Bridgestone, the tire manufacturer, is scrutinizing the performance of natural rubber extracted from the taproots of the Russian Dandelion, with the goal of finding a new, commercially viable, sustainable source of rubber to meet the world’s growing demand.
Bridgestone Americas Tire Operations is one of several collaborators participating in the Russian Dandelion project, lead by the Ohio State University’s Program for Excellence in Natural Rubber Alternatives (PENRA), according to a press release from Bridgestone. Bridgestone’s subsidiaries will conduct additional testing on natural rubber harvested from the dandelion at their laboratories in Akron, Ohio, and Tokyo this summer, with larger scale testing to follow in 2014.
“We know that there are more than 1,200 types of plants from which natural rubber could in theory be harvested, but finding one that could practically produce the quality and amount of rubber needed to meet the demands of today’s tire market is a challenge,’ says Dr. Hiroshi Mouri, president, Bridgestone Americas Center for Research and Technology. “Bridgestone continues to dedicate substantial resources to finding sustainable alternatives for the natural rubber needed to manufacture tires and other high-quality rubber products, and we’re excited about this potentially game-changing discovery with the Russian Dandelion.”
The Brazilian Rubber Tree, Hevea brasiliensis (Hevea), grown almost exclusively in Southeast Asia, is the only commercial natural rubber source in the world, according to PENRA. Natural rubber supplies are becoming increasingly unstable because of rapid growth in China and India, decline in rubber production because of industrialization in Southeast Asia, and increasing use of natural rubber by former Soviet Bloc countries.
The Russian dandelion has been a known source of rubber since the 1930s, when the Soviet Union discovered it in Kazakhstan in 1932, reports Gizmag. At the time, the Soviet Union was trying to find a domestic source of rubber because supplies of Hevea were threatened. However, when the latter became affordable again after World War II ended, the Russian dandelion programs were discontinued.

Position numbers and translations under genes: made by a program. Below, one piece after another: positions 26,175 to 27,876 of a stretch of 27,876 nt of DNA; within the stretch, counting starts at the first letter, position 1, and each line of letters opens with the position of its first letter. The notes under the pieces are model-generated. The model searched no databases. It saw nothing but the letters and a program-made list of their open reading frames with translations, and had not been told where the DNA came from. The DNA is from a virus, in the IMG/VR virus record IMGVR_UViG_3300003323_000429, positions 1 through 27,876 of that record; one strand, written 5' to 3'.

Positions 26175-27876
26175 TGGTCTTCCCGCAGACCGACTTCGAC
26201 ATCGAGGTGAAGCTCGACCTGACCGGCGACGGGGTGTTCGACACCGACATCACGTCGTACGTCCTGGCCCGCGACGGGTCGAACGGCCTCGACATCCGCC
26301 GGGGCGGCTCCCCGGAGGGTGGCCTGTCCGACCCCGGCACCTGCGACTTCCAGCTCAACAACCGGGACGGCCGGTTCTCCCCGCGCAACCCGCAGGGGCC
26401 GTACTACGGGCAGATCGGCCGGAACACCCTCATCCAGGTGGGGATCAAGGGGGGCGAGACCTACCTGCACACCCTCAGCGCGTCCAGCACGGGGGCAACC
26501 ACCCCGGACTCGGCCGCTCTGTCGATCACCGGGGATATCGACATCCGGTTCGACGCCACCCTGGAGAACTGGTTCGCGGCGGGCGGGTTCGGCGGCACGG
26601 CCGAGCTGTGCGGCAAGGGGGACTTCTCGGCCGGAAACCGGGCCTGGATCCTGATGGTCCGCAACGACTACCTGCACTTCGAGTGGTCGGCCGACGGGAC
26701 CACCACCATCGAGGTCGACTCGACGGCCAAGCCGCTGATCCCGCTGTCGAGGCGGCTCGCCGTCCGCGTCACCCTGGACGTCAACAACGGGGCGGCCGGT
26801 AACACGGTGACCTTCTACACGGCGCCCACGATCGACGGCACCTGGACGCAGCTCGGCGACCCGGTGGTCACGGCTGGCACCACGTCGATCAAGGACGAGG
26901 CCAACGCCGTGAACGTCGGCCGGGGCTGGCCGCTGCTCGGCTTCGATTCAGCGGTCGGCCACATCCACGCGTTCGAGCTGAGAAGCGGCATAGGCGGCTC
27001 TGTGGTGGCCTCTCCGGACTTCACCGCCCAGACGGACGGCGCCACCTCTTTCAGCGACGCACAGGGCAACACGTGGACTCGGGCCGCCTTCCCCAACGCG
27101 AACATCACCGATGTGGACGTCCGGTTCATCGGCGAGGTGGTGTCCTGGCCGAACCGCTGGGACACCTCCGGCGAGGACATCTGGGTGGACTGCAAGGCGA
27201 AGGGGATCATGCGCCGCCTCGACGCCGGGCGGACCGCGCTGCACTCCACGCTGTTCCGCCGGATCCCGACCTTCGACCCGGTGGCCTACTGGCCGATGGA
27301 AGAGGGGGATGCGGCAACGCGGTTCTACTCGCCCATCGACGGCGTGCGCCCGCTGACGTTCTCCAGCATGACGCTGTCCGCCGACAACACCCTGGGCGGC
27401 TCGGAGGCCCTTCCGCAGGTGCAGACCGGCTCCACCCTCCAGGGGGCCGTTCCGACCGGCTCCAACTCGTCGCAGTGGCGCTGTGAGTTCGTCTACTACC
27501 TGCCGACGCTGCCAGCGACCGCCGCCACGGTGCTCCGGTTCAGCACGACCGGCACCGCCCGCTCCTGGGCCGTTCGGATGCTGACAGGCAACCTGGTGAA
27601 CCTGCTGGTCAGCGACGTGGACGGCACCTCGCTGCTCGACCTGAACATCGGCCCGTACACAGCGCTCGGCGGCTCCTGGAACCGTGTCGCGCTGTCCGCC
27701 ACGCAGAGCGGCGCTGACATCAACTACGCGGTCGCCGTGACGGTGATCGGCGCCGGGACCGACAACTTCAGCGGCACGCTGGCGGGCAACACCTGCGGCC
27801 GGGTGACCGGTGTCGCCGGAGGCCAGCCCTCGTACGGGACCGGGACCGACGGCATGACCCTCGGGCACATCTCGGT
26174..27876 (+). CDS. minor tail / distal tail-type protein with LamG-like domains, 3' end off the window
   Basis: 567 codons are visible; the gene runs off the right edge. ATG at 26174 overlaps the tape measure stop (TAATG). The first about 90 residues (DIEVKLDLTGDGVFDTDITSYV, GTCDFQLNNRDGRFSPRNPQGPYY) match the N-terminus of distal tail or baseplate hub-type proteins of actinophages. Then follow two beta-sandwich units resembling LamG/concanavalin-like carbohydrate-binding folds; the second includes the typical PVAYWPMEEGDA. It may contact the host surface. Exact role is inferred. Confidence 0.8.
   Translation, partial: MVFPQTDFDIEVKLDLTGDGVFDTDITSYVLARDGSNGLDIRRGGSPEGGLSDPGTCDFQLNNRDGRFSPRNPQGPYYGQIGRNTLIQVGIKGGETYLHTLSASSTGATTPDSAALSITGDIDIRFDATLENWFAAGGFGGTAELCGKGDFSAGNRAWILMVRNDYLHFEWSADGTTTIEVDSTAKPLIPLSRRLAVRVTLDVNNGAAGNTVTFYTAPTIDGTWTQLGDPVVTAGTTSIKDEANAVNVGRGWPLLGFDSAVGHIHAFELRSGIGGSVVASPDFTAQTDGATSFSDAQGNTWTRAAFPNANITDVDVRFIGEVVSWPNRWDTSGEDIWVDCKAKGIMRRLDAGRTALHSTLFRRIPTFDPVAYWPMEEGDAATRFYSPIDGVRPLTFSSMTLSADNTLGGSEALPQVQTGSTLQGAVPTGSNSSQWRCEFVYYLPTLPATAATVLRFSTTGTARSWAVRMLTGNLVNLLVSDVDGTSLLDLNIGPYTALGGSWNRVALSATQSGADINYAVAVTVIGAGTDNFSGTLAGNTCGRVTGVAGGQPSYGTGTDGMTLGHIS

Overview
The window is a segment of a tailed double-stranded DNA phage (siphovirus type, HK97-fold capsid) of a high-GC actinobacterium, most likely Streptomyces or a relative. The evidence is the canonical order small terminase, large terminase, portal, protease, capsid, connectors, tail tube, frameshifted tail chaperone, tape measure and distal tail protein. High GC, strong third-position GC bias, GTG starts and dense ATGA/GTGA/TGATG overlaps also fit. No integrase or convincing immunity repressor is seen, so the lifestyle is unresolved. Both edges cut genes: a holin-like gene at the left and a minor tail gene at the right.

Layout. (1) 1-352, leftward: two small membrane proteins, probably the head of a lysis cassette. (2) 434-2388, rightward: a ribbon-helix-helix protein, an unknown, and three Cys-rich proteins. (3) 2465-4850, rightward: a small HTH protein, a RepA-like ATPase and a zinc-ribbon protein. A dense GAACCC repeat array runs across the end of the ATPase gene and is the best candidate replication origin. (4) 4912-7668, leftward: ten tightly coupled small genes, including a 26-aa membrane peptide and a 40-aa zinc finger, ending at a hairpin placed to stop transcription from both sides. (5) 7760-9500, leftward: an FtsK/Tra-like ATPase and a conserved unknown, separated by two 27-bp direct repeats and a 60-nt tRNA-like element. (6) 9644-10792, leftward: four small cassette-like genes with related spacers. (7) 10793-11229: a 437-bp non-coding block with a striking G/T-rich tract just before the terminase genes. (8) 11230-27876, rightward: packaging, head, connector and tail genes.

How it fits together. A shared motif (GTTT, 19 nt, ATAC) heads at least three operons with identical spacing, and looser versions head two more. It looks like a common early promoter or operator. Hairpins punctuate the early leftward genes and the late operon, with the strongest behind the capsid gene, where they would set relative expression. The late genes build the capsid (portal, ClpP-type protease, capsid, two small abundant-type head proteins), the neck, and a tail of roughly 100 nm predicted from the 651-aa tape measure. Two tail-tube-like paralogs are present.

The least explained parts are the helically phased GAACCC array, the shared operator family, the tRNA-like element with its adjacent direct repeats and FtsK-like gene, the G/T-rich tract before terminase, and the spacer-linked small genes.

But the Russian dandelion has attracted interest again because of increasing demand for rubber. Manufacturers want to find sustainable supplies and boost the car industry’s green credentials.
North America consumes 2.7 billion pounds of natural rubber, of which 80% is used in tires, PENRA says. Natural rubber is essential for the U.S. economy and national security because it provides performance characteristics not found in synthetic, petroleum-derived rubber. Trucking, construction, and aviation tires require a high percentage of natural rubber to meet performance characteristics. Aircraft tires require nearly 100% natural rubber to meet heat tolerance and required adhesion specifications.
The Bridgestone announcement follows a development in March 2012 in which the company outlined a project to research and develop Guayule, a shrub native to the southwestern United States and northern Mexico, as an alternative to natural rubber harvested from Hevea trees. In the latter project, Bridgestone Americas is establishing a pilot farm and constructing a rubber process research center in the southwestern United States. The Russian Dandelion and Guayule have almost identical qualities compared to natural rubber harvested from Hevea trees.
Source: “Bridgestone Finds Russian Dandelion May Be a Sustainable Source of Natural Rubber,” Bridgestone, 5/17/12
Source: “The PENRA Story,” The Ohio State University, undated
Source: “Bridgestone Tests Russian Dandelion as Raw Material for Tire Rubber,” Gizmag, 6/20/12
Image by ILoyna, used under its Creative Commons license
Dale McGeehon has been a journalist and editor for more than 25 years, covering chemical regulation and testing for Pesticides and Toxic Chemical News and innovations in material sciences for the National Technology Transfer Center. His writing credits include Omni and College Park magazines and The New York Times.